Out of the Darkness

I clothed myself in shadows,
then went searching for
all my hidden secrets.
I found the biggest one
curled peacefully around you.
I left it undisturbed,
a dark lie to remember me by,
as I leave you ignorant to the last.

Outside I flick my lighter until
it reluctantly sparks.
Then with a cigarette glowing on my lips,
I emerge under the street lights
like a B-Movie bad guy.

I set off passing underneath
a patchwork of windows, whose glow
showcases silhouettes, slow dancing
under their shower’s spotlights.
Uncaring I stretch out my arm,
my cigarette falls to the ground
like a fading shooting star.
Before it hits the pavement the bus arrives.

Its windows glow,
like funeral candles.
Inside the terracotta passengers
silently sit,
Indifferent to the opening doors
and the shadow of the driver,
welcoming me aboard, like an old friend.

Lurking on the Back Row of Life


At school I always sat in the back row,
Ground down by their pointless rules.
Egged on by friend’s laughter
I easily learned to play the fool.

When forced on Sundays to attend church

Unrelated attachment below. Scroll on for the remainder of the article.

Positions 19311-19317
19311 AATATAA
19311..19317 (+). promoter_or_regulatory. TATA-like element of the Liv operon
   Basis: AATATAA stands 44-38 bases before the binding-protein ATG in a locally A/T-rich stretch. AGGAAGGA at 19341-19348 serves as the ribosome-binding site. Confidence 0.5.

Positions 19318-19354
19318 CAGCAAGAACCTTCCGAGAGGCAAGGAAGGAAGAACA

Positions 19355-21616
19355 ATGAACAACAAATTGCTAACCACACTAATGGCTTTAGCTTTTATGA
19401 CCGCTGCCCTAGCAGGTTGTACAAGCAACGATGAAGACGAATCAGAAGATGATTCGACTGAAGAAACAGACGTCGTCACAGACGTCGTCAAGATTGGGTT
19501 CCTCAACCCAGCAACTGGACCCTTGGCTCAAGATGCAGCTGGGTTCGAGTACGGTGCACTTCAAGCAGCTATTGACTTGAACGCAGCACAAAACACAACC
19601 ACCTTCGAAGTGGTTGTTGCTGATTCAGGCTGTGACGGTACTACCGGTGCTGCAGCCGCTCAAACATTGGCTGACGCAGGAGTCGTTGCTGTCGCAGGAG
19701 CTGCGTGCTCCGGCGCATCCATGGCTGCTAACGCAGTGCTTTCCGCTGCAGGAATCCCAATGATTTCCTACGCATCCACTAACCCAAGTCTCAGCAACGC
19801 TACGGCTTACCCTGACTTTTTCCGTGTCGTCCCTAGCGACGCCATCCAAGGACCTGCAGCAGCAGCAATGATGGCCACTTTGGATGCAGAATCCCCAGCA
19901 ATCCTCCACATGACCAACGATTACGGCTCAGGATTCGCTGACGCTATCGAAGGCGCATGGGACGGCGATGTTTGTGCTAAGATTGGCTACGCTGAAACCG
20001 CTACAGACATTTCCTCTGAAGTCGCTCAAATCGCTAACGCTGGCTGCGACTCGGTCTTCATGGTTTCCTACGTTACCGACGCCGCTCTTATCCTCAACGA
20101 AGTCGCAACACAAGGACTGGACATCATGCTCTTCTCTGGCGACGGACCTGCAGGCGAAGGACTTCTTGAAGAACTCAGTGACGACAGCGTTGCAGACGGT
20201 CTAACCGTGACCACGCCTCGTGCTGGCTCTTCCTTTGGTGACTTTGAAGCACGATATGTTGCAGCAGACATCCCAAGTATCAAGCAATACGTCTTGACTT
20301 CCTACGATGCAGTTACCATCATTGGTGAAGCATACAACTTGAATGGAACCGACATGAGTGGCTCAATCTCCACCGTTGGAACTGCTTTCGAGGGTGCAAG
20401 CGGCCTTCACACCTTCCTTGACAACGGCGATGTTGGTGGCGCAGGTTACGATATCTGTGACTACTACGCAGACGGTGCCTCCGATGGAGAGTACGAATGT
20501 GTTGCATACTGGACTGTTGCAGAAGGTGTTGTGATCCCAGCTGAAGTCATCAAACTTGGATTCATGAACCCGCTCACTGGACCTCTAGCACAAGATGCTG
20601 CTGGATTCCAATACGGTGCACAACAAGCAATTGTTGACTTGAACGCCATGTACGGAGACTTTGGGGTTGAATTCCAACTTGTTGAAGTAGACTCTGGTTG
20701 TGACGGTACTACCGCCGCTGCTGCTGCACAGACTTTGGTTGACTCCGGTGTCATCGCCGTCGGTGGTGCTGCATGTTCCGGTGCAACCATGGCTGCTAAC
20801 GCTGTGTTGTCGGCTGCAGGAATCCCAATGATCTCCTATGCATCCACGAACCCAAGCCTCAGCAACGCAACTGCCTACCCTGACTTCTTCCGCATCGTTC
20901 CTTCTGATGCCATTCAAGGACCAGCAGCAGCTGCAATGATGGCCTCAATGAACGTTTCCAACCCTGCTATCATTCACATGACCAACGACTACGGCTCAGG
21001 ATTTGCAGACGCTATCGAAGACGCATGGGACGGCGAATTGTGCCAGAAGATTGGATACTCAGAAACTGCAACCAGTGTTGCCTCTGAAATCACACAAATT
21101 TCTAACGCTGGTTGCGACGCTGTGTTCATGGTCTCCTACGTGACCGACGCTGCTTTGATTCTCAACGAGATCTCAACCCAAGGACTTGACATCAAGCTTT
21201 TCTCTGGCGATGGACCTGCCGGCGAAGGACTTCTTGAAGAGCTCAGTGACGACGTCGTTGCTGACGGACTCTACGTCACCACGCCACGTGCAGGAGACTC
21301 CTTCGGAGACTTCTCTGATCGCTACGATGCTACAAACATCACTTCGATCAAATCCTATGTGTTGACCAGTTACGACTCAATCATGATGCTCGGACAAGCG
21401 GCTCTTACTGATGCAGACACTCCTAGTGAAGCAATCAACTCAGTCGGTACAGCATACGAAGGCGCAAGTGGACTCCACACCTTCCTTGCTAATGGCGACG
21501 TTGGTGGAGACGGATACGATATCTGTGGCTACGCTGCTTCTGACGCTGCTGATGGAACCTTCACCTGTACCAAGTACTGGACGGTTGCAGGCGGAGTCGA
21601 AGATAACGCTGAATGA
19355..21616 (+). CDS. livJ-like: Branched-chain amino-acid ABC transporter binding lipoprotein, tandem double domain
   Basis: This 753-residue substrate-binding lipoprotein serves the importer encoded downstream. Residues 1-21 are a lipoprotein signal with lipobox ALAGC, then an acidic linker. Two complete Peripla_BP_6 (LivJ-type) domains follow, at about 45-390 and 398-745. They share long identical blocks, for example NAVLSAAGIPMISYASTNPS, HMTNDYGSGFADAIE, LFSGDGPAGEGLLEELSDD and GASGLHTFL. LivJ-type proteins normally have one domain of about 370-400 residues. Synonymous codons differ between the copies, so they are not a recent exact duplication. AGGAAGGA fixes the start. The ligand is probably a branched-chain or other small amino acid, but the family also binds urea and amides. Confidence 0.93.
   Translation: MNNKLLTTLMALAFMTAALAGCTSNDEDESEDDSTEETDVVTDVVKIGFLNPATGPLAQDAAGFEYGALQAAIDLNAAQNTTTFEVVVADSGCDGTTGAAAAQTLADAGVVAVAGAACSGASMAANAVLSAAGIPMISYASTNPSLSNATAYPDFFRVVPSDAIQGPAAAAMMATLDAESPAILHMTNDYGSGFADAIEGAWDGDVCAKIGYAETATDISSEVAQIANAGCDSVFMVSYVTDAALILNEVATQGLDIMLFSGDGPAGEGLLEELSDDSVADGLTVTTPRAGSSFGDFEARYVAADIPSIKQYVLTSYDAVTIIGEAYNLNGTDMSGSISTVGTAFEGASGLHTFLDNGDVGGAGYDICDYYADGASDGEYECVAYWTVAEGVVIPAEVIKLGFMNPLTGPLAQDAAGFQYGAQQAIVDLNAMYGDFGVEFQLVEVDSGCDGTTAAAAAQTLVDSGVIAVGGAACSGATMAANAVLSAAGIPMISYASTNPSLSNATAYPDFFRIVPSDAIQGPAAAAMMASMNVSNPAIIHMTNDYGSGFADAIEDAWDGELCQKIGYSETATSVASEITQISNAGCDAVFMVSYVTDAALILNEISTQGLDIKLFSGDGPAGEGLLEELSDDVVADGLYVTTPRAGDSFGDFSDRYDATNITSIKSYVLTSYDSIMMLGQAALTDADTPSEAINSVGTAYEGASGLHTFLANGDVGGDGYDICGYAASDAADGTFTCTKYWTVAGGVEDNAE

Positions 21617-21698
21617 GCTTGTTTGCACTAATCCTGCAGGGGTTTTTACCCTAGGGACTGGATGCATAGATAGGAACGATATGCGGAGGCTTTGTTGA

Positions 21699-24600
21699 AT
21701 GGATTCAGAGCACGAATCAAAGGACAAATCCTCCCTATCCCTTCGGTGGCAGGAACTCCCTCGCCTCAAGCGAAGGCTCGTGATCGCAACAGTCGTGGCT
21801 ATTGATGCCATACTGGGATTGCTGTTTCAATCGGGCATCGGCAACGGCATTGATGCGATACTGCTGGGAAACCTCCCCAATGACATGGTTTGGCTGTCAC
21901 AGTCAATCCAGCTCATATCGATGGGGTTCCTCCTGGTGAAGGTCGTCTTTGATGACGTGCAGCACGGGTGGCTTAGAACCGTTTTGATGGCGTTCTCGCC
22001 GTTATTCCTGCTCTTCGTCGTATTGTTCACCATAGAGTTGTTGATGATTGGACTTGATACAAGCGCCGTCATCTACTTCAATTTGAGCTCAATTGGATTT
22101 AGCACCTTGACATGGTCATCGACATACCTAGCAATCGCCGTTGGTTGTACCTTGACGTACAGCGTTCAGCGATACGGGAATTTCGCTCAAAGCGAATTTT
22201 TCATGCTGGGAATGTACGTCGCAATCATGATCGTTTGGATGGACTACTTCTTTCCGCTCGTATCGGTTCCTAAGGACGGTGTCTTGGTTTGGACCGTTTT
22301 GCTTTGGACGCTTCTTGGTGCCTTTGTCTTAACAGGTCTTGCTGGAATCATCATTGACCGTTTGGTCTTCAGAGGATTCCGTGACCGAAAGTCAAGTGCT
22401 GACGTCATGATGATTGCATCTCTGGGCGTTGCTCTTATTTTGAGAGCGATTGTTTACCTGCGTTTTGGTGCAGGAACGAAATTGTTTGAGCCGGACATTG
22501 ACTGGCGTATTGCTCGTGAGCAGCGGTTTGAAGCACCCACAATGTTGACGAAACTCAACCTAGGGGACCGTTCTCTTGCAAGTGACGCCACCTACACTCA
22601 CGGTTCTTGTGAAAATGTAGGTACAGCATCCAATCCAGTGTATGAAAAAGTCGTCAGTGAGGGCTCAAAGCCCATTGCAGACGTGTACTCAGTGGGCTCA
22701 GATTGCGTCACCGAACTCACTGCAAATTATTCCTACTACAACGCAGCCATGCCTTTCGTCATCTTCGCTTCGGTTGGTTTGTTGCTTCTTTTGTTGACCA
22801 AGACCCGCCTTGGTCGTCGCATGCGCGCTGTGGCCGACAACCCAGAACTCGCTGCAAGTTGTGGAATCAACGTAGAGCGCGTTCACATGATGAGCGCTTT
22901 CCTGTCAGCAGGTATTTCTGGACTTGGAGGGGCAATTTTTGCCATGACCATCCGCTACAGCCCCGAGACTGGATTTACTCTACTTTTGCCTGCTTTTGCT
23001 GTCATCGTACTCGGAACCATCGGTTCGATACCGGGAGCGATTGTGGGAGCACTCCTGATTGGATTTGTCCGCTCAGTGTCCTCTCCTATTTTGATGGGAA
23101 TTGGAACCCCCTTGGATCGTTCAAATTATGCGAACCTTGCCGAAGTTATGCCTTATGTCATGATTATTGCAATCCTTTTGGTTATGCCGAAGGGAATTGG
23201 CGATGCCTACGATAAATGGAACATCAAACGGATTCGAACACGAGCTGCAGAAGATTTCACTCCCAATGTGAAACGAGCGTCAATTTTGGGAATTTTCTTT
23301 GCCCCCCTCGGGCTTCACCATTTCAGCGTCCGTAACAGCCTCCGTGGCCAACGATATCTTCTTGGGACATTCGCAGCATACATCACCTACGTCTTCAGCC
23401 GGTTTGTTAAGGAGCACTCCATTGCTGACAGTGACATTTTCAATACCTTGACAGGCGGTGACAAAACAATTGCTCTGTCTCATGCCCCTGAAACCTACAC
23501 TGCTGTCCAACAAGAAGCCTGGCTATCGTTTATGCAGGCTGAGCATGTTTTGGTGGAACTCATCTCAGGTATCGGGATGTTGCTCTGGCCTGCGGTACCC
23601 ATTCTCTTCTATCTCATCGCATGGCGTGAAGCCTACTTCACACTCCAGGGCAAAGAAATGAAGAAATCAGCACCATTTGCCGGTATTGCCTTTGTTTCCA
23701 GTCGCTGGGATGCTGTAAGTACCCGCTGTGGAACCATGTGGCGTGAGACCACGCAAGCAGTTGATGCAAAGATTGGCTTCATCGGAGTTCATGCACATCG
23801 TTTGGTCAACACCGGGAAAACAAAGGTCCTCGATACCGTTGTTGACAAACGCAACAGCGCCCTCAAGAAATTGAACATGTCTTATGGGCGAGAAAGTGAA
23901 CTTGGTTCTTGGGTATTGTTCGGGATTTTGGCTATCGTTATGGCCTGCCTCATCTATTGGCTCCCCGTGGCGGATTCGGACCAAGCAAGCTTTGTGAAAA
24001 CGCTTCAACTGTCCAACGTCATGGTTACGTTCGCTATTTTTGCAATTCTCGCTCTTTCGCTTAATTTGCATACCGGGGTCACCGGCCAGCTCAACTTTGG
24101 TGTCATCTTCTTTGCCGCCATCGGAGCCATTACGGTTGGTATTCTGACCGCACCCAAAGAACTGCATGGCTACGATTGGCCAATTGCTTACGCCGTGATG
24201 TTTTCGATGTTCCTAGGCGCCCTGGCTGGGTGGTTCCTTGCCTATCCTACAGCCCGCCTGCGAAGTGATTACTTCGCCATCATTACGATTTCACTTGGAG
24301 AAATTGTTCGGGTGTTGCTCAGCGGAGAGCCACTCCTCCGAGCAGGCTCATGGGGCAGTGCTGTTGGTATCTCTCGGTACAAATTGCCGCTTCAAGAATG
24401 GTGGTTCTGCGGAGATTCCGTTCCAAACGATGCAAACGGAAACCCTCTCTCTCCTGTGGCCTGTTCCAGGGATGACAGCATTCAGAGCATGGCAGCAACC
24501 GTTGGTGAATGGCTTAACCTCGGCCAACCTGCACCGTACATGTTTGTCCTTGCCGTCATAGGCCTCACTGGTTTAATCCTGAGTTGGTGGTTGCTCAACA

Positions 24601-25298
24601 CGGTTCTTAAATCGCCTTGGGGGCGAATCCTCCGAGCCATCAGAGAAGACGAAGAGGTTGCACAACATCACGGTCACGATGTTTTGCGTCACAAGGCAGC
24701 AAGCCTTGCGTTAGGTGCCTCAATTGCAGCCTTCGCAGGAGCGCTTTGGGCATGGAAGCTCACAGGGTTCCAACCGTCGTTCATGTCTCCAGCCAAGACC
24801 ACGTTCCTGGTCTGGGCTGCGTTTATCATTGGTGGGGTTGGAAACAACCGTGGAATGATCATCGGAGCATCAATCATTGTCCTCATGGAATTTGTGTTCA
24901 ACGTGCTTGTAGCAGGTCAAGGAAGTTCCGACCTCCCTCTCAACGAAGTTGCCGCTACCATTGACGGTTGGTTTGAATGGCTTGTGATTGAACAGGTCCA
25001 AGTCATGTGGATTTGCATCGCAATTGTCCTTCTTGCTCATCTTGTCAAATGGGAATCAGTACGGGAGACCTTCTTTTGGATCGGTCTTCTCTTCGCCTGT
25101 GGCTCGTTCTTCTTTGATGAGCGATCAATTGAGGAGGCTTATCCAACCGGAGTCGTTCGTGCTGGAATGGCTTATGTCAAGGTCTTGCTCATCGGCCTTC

At the back I’d yawn the service away.
Lounging in a pew, uncaring
My atheism defiantly on display.

On a bus I’d favour the back seat,
Stuffed full of chips and beer.
I’d lustily sing or craftily smoke
And at disapprovers sneer.

Now I lurk at the back out of habit
Full of gripes and moans.
Unable to move to the front at all
Hiding there my natural home.

Bus vs. Poem

Good ideas are like buses,
They have their own timetable.
Which doesn’t conform to reason
So don’t wait for them to turn up.

If someone tells you one is due,
Don’t get your pen and paper out.
Instead light up a cigarette,
And be prepared for a long wait.

Once one finally does arrive,
Make sure that you are ready.
Catch it no matter what it takes.
As who knows when the next one’s due.

Caught in the Act.


Someone famous must be on my bus,
People look around and fuss.
I wonder who this celeb could be,
And are they sitting near to me ?
Then I notice the CCTV,
Broadcasting for all to see.
My stubbled chin and thinning hair,
On the security screen up there.
I don’t mind that people stare,
As I slump in my chair.
With my face tired and drawn,
Barely concealing a yawn.
But what I really do regret,
Is that I’m not captured at my best.
I wished I looked more composed,
And wasn’t on CCTV picking my nose.